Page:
Twittering 'from Mars'

'Cheers! Tears! I'm here!' Mars Lander declares

"The parachute is open!!"

"Come on Rocketssssss!!!"

"I've landed !!!!!"

"Cheers! Tears! I'm here!"

Those were the messages that NASA's Jet Propulsion Laboratory sent out on micro-blogging site Twitter in a five-minute time span May 25 as its Phoenix Mars Lander descended and touched down on the Red Planet.

The messages were sent during what NASA describes as "seven minutes of terror" as the lander entered the Martian atmosphere and braked from 13,000 mph to 5 mph for its descent and touchdown. Tensions were high because in 1999, NASA's Mars Polar Lander crashed and was destroyed when attempting to land on Mars because of malfunctions during the descent.

The Phoenix mission marks the first time the Jet Propulsion Lab (JPL) has used Twitter, and the agency has been overwhelmed by the response, officials said. Users following NASA's Phoenix Twitter updates -- now more than 18,500 strong -- can access the 140-character updates (sometimes called mini-blogs) on a PC, phone or other mobile device and ask questions back to the people at NASA posting the updates.

"I thought about doing this a month or six weeks before the landing," said Rhea Borja, media relations officer at JPL, yesterday. "I thought it would be a great way to pull in kids and twenty-somethings who are using these types of Web 2.0 applications. They don't necessarily have to be in front of a computer to monitor or get updates on what is going on with the Phoenix mission. It provides a portal for folks to get information from us in bite-sized increments."

While NASA thought Twitter would be a good way to attract a new audience, the agency didn't anticipate how popular the Twitter updates would become, she added.

NASA has been inundated with questions about the lander, which the space agency has brought to life by posting in the first person to update the lander's activities.

"They ask questions from, 'What is the Martian environment like?' to very specific questions about the instrumentation of the lander," Borja noted. "People are talking about how the lander has its own personality now because we talk about everything in the first person. People think it is like this plucky, optimistic and determined creature."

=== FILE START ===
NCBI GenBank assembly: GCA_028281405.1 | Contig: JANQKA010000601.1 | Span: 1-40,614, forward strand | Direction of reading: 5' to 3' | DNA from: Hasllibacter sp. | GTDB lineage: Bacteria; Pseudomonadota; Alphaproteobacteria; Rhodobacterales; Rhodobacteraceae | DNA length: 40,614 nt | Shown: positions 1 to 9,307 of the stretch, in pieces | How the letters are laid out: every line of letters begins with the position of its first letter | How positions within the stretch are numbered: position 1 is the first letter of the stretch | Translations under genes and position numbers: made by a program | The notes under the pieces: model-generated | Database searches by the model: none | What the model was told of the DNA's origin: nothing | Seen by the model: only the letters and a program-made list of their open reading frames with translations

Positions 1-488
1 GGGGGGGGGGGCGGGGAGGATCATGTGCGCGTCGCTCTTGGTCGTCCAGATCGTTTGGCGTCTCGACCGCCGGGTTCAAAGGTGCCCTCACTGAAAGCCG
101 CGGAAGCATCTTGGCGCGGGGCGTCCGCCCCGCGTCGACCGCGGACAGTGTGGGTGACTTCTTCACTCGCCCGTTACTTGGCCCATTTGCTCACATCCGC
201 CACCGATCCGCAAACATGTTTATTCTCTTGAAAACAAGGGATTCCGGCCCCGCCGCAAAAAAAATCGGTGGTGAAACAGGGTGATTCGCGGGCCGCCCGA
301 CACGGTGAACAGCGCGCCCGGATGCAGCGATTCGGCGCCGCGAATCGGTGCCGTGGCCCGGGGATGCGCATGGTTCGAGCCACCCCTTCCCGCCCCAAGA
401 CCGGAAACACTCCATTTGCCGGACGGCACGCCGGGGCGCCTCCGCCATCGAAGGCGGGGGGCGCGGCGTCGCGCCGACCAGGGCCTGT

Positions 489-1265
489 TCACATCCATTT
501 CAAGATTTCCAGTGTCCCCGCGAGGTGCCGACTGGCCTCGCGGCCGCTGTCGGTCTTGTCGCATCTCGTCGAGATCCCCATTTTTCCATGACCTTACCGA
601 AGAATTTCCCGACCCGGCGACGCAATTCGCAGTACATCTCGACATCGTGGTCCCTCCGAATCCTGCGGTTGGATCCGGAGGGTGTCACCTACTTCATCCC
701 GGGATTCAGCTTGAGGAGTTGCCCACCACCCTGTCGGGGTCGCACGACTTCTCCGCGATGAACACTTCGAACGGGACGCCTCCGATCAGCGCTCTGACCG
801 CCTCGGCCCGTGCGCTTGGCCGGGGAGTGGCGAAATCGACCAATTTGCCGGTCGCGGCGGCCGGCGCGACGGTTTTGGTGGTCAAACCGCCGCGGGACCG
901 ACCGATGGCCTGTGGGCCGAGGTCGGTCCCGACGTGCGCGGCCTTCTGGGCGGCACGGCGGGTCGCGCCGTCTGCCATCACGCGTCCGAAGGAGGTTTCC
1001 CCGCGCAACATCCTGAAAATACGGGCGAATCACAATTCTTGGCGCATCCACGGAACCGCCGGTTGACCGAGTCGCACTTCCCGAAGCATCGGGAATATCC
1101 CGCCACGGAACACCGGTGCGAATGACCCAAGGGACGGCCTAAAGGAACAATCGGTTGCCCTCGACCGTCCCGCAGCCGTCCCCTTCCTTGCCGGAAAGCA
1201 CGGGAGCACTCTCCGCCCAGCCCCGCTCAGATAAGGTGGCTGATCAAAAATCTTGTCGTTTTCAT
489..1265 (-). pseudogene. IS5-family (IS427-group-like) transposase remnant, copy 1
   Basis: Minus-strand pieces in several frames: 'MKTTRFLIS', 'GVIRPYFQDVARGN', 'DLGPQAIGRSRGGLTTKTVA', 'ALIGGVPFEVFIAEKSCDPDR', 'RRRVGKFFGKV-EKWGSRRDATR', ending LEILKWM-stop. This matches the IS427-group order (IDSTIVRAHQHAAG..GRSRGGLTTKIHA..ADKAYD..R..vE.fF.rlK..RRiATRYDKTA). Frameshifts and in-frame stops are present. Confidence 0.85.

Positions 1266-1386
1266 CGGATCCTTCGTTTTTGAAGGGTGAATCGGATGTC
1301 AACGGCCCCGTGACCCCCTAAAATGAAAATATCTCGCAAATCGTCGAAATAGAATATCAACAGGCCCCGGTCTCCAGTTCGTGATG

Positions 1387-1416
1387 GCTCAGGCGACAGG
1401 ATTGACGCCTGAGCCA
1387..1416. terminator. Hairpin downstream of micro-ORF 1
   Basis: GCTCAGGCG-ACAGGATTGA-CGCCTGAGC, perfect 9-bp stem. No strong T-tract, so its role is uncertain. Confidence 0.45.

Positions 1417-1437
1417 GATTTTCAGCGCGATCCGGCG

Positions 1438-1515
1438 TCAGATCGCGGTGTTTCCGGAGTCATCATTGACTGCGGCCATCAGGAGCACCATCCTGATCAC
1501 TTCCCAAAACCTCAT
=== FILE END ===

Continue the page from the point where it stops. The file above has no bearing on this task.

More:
While the JPL has a blog related to the mission where interested citizens can ask questions, Twitter provides a faster way to update because all posts are limited to 140 characters. It's also a way for NASA to post URLs pointing its followers to online photos and videos of the mission offline events like press conferences.

"They can listen in on our conferences with a panel of five people talking about the late science results or what we're doing [with the lander]," she added. "They didn't have that kind of access before. They could have, but it would have taken a lot of digging to find that URL. Twitter makes them seem more like an insider."

Twitter, which began as a way for users to keep up with what their friends were doing through posts answering Twitter's universal "What are you doing?" question, has begun to pick up steam with businesses. Some companies, including Comcast Corp., are using Twitter as a way to monitor customer comments and complaints about their products and to respond to clients directly through the service.

Copyright © 2008 IDG Communications, Inc.

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